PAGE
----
|시간 제한||메모리 제한||제출||정답||맞은 사람||정답 비율|
|2 초||512 MB||1||1||1||100.000%|
Bob Roberts is the self proclaimed “Car Vet” who owns several junk car lots where people can come and search for spare parts for their (ailing) cars. The cars in each lot are parked in a fenced-in m × n grid lot, where each car takes up two grid squares. Each lot also has zero or more grid locations devoted to piles of parts (fenders, 8-track tape players, wheel covers, fuzzy dice, etc.); these locations are effectively blocked. Business has been so good that each of Bob’s lots has only one empty grid space left.
From time to time, Bob or one of his lot attendants drops a part on the ground and it rolls underneath one of the cars. The only way to retrieve it is to move the car out of the way. Depending on the location of the empty grid space, it may be necessary to move several cars in order to achieve this. Cars can only move forward or backward, and car movement is also constrained by the fence, which prevents any car from moving off the lot, and by the blocked grid locations containing piles of parts.
Figure A.1 shows an example. An ambihelical hexnut has rolled under car number 3 in row 3, column 3 of the grid (shaded dark gray). The space in row 1, column 3 is empty and the space in row 3, column 4 is blocked. The only way to retrieve the part is to move car 8, then car 4, then car 3. Note that if the locations of the empty grid cell and the blocked grid cell were reversed, it would not be possible to retrieve the part.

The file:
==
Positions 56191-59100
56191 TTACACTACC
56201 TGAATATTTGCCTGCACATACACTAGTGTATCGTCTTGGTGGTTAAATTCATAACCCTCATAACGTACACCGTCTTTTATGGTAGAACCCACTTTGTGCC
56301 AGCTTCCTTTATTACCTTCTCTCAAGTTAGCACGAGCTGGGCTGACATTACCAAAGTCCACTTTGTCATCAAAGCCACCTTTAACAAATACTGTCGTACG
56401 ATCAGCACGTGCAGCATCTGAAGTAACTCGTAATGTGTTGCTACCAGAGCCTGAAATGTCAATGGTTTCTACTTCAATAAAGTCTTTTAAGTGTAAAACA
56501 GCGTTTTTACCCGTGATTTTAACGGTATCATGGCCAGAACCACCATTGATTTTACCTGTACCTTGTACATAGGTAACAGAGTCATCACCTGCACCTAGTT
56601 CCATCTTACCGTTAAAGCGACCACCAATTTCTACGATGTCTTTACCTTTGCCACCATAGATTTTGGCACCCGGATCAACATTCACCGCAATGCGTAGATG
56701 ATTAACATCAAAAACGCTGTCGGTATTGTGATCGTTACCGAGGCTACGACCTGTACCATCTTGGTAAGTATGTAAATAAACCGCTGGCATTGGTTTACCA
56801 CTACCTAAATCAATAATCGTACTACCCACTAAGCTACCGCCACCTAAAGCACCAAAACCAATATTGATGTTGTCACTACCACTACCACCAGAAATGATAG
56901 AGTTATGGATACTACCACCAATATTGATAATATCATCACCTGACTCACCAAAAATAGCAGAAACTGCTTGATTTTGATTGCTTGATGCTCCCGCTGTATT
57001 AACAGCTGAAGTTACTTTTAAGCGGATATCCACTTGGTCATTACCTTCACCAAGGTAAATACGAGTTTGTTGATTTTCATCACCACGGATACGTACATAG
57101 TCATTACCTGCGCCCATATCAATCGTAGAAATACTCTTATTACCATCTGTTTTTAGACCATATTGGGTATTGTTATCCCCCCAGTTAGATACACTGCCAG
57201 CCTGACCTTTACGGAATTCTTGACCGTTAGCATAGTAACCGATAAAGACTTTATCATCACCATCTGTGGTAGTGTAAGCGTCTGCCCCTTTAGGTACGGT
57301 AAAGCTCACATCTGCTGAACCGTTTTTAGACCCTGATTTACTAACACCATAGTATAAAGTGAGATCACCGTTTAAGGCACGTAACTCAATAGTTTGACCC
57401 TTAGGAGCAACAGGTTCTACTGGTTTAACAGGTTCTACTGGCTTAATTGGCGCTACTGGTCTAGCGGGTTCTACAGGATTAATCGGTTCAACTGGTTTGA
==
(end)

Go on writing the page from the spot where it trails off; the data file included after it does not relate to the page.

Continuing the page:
Figure A.1: Sample lot. Cars 8, 4, and 3 must be moved, in that order, to uncover the grid location in row 3, column 3. This corresponds to Sample Input 1.
The problem here should be obvious: For a given location Bob would like to know how to move cars around to uncover that location, or if it is even possible to uncover it.
Input starts with a line containing two positive integers m n (m, n ≤ 250) indicating number of rows and columns of the junk car lot. Following this are m lines each containing n integers; the jth value on the ith line indicates the contents of the grid square at row i, column j. All values v are in the range −2 ≤ v ≤ 62 500. Each non-negative value indicates that half of a junk car is in that location. Every non-negative value appears exactly twice and these two occurrences are horizontally or vertically adjacent to each other. A value of −1 indicates the empty grid location and a value of −2 indicates a blocked location. There is always exactly one empty location and at least one car, but there may be zero or more blocked locations. Following these m lines is a single line containing two integers r c (1 ≤ r, c ≤ 250) indicating the row and column number of the desired location to be uncovered. This will always correspond to the location of a junk car.
Display, on a single line separated by spaces, the numbers of the cars that must be moved to make the given location empty. They should appear in the order in which they must be moved. If there is more than one sequence of possible moves, display the sequence of shortest length. If there is still a tie, display the sequence that comes lexicographically first according to the car numbers in the sequence. If it is not possible to uncover the desired location, display impossible.
4 4 8 8 -1 9 4 10 10 9 4 3 3 -2 16 16 2 2 3 3
8 4 3
4 4 8 8 -2 9 4 10 10 9 4 3 3 -1 16 16 2 2 3 3